First Hemp Crop: Steve & Leah Glass Hopeful For Hemp's Future

Steve and Leah Glass are cautiously optimistic about what will happen when they harvest the hemp now growing on their fourth-generation tobacco farm.

"If all goes well and according to the agreement we have, we will do well. We will do very well," he said, noting a lifetime of farming has taught him to be careful of speculation.

Glass grew up on the 180-acre farm established by his great grandfather, Jerome Glass, and later by his grandfather, then his father, Jack Glass Jr. The farm has remained mostly intact, "Except for the part the interstate took," Glass said.

He planted his own first tobacco crop at a young age, he said, unable to recall an exact age.
"I started when I was big enough," he said with a slight grin. "When I first started farming, tobacco was a pretty good thing. After the tobacco buy out, it started the demise of it."

Husband and wife agree they have a passion for farming, although they also agree they would be unable to make a living purely from agricultural efforts in today's market. "If we could make it on the farm, we wouldn't make it off the farm," he said, confirming he would like to spend his waking hours working the land and tending to cattle.

His wife explains they instead rely on income from a group of rental properties, and other interests, to keep their bills paid. "It's what we like to do," she said of their farm ventures. For a while, options and alternatives to tobacco did not seem particularly promising, Glass said. "Tobacco … there just wasn't anything left. Then this hemp came along. I don't know if it's going to be any good or not," he said.

The new crop brought a need for some new equipment, he said, although his existing machinery for tobacco cultivation gave him most of what he needed for the job. Their hemp is grown using "plasticulture" and drip-irrigation technology, similar to what is used by modern strawberry farms in other regions where tobacco and cotton once ruled the landscape. "We didn't know anything about the plastic and the drip lines when we first started, but we've got it figured out pretty well now," he said.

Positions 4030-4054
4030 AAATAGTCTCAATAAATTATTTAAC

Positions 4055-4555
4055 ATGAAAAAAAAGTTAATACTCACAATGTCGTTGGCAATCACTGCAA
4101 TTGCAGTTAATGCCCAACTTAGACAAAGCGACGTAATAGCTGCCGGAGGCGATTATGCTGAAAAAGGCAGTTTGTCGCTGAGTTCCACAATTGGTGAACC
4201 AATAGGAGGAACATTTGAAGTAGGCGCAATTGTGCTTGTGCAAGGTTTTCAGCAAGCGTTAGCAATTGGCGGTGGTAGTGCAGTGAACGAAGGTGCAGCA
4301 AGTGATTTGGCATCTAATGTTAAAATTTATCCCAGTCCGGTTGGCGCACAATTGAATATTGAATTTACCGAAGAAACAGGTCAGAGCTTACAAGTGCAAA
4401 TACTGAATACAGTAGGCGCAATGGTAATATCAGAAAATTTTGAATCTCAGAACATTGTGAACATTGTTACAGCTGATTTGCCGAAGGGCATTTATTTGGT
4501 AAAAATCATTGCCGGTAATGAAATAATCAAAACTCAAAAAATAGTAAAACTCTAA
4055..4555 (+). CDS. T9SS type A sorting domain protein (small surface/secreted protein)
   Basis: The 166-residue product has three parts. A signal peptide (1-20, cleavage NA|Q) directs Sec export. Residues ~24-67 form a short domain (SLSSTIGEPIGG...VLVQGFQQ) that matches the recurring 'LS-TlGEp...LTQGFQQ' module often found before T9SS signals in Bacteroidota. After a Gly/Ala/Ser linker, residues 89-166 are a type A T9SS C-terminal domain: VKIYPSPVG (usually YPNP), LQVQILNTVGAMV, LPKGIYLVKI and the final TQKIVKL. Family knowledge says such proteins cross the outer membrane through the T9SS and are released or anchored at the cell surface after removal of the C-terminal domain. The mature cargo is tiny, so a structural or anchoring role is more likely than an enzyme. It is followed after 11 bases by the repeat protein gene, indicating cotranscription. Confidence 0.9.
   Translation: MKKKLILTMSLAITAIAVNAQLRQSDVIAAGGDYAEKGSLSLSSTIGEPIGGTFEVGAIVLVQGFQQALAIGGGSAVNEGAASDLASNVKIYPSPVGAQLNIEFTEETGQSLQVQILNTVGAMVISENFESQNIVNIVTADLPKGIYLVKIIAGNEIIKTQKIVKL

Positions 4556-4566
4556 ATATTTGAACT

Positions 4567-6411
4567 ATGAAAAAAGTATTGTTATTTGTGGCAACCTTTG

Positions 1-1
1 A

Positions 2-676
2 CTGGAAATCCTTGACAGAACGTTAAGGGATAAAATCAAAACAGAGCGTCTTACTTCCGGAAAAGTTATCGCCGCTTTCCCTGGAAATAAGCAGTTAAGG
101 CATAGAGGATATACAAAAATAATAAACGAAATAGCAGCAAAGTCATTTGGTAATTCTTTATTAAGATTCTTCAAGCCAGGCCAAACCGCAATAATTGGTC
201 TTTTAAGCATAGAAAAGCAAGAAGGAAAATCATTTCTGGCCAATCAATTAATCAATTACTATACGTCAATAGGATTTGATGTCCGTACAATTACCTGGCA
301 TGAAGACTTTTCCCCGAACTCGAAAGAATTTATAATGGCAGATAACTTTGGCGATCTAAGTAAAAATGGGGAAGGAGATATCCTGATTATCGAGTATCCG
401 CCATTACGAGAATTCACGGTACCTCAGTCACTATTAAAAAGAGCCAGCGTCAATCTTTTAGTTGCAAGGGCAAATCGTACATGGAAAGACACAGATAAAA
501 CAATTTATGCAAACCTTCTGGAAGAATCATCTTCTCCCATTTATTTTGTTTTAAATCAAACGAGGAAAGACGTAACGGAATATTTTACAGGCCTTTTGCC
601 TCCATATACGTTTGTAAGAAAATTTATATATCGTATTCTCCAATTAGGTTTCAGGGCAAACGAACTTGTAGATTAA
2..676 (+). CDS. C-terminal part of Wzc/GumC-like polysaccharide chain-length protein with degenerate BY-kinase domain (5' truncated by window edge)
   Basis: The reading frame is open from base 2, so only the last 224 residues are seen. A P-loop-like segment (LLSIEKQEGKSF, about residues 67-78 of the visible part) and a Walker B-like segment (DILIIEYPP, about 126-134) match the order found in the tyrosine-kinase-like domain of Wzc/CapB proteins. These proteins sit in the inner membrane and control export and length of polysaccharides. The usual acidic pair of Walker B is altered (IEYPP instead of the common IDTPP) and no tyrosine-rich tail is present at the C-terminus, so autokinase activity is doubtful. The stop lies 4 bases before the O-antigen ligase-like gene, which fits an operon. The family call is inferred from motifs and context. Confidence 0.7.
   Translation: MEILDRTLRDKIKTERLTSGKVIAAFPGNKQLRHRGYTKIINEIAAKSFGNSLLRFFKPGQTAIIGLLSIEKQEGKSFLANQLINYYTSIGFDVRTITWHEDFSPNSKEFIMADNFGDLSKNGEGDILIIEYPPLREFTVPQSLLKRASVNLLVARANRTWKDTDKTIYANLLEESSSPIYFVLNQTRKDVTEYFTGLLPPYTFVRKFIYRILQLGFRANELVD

The Glass family has three acres of hemp growing under "conventional" methods, and another acre at another site growing as certified organic hemp. He said he considered the use of hemp for health products and medicines as factors which might work in favor of the organic crop, adding he has experience with organic tobacco production to help guide him. "Next year, we will probably be 100 percent organic," he said.

The local hemp crop almost did not happen this year, Glass said, explaining they got caught in a time crunch between licensing and finding seeds which they knew would meet legal requirements. With little time to spare, they were able to find a "mother plant" which could be used to make multiple young "clone" plants.

There are no fences or other devices around the hemp fields. Glass said their initial concerns about hungry deer, thieves and other problems have not been realized. "We were scared to death about deer at our other (organic) location, but we have more deer out here by the road," he said, adding they often find holes in the plastic after deer visit the hemp fields, but have not found any evidence of them eating the crop.

While hemp and marijuana surely look extremely similar, Glass said anyone who might want to smoke what they have growing will not like the results. "They say all it will do is give you an awful headache. I've heard that several times."